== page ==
LR: I wear many hats these days: composer, president of the Alliance For Women Film Composers, businesswoman, mother, wife. Life is never dull around here. A month ago I was at the “Annie Awards” along with my rocking partners – Michael and Kristopher. Our “Batman: Return of the Caped Crusaders” was nominated for best music in a Feature Animated Production, alongside Hans Zimmer, Alexandre Desplat and others. It is pretty cool to see how much attention our music is getting! The nomination, ceremony, and party were a blast, and although we did not win, I had a good time congratulating Hans on winning in our category, to which he said to me (via private message) “I did not know I was even nominated!” Totally cracked me up!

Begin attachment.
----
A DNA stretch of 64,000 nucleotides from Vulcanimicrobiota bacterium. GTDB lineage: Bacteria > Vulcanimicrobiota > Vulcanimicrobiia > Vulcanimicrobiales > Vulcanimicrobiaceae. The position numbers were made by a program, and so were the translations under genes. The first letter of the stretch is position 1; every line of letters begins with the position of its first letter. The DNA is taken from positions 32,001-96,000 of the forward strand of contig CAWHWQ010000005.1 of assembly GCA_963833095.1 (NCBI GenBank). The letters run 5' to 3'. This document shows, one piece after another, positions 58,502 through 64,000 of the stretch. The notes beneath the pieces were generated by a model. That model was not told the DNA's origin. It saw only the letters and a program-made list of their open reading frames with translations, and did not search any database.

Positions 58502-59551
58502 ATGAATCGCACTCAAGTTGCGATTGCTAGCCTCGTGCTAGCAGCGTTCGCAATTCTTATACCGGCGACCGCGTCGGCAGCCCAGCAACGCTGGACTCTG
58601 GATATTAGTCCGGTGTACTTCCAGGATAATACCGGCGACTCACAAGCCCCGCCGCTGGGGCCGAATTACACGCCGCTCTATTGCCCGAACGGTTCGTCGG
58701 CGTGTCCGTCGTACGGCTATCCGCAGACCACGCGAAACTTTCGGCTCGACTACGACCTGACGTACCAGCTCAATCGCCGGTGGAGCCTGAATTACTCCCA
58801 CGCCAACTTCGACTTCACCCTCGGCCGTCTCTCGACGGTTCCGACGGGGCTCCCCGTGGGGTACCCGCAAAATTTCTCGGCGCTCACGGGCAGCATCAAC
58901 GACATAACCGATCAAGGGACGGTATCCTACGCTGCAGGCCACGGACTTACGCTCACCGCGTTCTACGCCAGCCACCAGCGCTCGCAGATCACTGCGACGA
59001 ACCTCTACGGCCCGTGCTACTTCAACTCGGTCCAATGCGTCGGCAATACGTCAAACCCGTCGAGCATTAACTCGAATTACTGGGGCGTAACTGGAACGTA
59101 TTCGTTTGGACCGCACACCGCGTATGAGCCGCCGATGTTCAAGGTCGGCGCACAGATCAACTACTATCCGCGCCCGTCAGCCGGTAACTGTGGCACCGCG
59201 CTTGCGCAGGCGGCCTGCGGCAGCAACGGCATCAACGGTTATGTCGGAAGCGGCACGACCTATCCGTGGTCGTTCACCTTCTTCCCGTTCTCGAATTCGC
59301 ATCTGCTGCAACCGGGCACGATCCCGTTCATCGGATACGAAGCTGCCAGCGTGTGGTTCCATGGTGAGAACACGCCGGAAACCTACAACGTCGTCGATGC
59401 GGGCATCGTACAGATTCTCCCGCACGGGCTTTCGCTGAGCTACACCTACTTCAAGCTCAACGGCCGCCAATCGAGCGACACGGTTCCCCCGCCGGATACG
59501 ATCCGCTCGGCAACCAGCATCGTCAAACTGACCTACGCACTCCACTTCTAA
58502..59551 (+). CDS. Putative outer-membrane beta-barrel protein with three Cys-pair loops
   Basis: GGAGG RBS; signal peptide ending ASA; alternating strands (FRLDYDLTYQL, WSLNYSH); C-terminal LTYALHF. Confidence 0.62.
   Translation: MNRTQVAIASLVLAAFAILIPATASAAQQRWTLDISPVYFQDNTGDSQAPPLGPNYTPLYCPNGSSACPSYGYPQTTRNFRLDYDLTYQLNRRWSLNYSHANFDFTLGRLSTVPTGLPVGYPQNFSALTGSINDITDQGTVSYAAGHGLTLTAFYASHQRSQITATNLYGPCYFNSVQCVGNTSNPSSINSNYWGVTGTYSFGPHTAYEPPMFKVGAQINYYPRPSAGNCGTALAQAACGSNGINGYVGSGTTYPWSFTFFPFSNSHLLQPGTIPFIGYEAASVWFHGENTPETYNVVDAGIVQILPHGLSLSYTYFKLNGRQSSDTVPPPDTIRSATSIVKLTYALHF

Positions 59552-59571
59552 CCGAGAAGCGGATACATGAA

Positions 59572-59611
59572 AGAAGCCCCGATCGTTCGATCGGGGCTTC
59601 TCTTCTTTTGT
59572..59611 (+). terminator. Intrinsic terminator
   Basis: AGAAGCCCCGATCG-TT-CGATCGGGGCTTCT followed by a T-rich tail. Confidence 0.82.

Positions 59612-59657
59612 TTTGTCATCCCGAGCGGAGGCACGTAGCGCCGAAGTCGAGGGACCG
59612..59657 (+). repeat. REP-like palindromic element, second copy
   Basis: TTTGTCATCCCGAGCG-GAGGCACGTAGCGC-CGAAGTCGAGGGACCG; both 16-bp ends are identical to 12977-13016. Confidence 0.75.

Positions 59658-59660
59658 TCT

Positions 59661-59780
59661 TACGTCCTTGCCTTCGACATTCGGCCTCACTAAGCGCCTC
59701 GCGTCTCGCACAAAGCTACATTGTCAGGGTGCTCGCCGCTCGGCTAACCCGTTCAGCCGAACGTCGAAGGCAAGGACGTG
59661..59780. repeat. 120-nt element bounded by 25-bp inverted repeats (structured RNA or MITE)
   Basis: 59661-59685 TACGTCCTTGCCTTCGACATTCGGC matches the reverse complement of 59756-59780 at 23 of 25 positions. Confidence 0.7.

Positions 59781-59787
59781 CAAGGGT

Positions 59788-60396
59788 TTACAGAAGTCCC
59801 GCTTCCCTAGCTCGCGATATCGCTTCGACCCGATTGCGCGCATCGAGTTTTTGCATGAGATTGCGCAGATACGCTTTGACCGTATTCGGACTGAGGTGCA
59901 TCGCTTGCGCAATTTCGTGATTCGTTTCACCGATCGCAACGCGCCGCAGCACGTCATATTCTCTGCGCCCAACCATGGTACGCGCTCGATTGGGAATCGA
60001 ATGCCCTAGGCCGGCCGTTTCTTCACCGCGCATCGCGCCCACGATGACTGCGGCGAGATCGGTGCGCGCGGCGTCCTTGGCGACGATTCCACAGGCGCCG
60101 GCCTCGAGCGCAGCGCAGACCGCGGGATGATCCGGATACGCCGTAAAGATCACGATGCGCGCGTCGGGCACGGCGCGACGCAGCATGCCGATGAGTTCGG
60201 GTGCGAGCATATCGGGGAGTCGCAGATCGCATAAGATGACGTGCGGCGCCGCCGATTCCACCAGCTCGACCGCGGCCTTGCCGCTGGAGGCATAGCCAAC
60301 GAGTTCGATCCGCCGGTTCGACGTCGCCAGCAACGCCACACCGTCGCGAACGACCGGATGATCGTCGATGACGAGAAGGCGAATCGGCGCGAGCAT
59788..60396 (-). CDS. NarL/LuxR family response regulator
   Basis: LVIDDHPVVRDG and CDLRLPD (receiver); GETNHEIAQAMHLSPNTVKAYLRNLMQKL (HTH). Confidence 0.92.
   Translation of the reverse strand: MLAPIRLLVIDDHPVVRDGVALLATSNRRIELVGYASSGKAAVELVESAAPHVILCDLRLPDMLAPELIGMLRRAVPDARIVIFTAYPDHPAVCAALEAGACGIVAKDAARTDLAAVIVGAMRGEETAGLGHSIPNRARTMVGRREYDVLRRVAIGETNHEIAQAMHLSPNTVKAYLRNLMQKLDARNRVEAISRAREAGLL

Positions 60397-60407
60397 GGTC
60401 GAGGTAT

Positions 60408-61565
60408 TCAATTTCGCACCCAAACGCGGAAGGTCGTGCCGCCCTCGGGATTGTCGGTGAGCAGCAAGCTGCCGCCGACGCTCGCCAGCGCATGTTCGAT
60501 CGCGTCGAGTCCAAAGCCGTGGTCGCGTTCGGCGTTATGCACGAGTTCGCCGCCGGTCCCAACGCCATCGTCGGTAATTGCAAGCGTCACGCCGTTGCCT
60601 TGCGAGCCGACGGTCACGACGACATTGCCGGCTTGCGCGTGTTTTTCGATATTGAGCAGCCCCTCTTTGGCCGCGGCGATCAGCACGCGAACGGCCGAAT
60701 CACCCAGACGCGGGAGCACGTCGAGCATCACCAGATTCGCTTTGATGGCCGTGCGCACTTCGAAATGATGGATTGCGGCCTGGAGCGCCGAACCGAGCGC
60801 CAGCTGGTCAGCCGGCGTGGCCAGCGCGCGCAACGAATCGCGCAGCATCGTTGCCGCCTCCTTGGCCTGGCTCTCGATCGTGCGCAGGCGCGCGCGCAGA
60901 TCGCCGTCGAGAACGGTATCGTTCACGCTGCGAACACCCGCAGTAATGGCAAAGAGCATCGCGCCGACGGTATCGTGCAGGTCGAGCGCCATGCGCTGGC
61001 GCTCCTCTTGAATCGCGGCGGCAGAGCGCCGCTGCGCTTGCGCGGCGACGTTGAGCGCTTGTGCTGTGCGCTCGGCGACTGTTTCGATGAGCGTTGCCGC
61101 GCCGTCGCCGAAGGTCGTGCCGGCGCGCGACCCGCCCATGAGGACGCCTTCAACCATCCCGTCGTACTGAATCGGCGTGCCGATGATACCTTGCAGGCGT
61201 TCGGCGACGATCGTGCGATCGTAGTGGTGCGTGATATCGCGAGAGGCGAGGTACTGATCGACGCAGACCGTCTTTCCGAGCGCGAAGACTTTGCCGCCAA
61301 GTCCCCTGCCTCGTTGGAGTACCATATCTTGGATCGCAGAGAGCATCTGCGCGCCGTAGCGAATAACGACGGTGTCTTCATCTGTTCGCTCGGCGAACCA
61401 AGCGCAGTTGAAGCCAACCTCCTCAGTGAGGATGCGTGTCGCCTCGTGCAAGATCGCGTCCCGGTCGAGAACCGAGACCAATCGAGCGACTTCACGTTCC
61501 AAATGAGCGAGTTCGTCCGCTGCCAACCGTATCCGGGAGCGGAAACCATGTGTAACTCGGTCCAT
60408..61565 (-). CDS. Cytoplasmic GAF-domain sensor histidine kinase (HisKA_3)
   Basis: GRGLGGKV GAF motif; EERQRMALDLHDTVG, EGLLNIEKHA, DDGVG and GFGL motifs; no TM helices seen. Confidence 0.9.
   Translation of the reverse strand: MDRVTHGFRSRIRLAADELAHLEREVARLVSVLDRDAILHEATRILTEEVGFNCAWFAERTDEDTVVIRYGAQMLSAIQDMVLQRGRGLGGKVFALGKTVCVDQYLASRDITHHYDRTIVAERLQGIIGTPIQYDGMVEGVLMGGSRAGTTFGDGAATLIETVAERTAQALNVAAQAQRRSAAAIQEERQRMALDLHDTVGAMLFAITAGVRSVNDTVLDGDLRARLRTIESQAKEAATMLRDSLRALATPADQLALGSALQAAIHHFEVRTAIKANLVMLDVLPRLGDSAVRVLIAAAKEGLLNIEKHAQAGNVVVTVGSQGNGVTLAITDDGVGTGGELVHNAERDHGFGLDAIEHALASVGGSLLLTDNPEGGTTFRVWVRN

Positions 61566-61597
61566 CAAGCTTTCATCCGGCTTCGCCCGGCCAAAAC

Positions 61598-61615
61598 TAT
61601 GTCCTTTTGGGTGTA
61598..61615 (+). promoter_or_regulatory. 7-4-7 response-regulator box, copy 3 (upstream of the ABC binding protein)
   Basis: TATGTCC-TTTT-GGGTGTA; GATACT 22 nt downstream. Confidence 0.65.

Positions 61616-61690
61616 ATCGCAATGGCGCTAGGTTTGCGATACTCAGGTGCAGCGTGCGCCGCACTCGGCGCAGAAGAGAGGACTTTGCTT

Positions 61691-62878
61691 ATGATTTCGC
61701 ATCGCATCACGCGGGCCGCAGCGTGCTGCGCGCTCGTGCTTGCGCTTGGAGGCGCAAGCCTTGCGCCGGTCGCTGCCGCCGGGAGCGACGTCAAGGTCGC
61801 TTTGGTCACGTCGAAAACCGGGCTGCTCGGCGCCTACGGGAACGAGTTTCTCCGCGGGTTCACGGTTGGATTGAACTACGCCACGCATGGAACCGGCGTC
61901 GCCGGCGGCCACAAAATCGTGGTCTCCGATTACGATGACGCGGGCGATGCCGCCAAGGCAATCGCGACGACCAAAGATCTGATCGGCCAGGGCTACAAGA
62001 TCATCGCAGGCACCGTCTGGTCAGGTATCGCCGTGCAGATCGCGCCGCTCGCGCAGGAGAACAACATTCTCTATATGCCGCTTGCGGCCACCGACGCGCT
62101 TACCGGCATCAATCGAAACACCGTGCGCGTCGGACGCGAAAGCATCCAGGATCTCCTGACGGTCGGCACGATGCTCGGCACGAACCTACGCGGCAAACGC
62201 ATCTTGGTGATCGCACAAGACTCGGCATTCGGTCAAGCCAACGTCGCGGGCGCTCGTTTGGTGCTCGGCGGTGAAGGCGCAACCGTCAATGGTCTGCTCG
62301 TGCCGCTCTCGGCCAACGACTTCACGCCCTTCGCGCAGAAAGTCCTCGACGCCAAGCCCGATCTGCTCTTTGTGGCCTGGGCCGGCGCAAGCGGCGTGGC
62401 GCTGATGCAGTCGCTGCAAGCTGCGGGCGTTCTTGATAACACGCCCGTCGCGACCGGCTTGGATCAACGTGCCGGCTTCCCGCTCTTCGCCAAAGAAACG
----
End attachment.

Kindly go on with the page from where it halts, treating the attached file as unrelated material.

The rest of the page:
I grew up in Portland,Or. – the daughter of immigrants from Latvia, I am a dual citizen (EU passport) and enjoy composing music for all sorts of projects – not only animation. I just had a commissioned choral work premiered by the renowned Latvia State Choir. Next year I will be scoring a feature film in Latvia. I had a terrific experience growing up in Portland, attended public schools, sang in the musicals, choir, played in the jazz band, etc. Arrived in Hollywood at age 17, enrolled at the Dick Grove School of Music and basically started pounding the pavement in search of a career in music. I fell in love with film music, which took me from working in the music library at Warner Brothers, to being hired by Shirley Walker, jobs orchestrating for Michael Kamen, Basil Poledouris and others, and fast forward to 2017 – navigating the daily pressures and triumphs that the world of being a working film composer entails.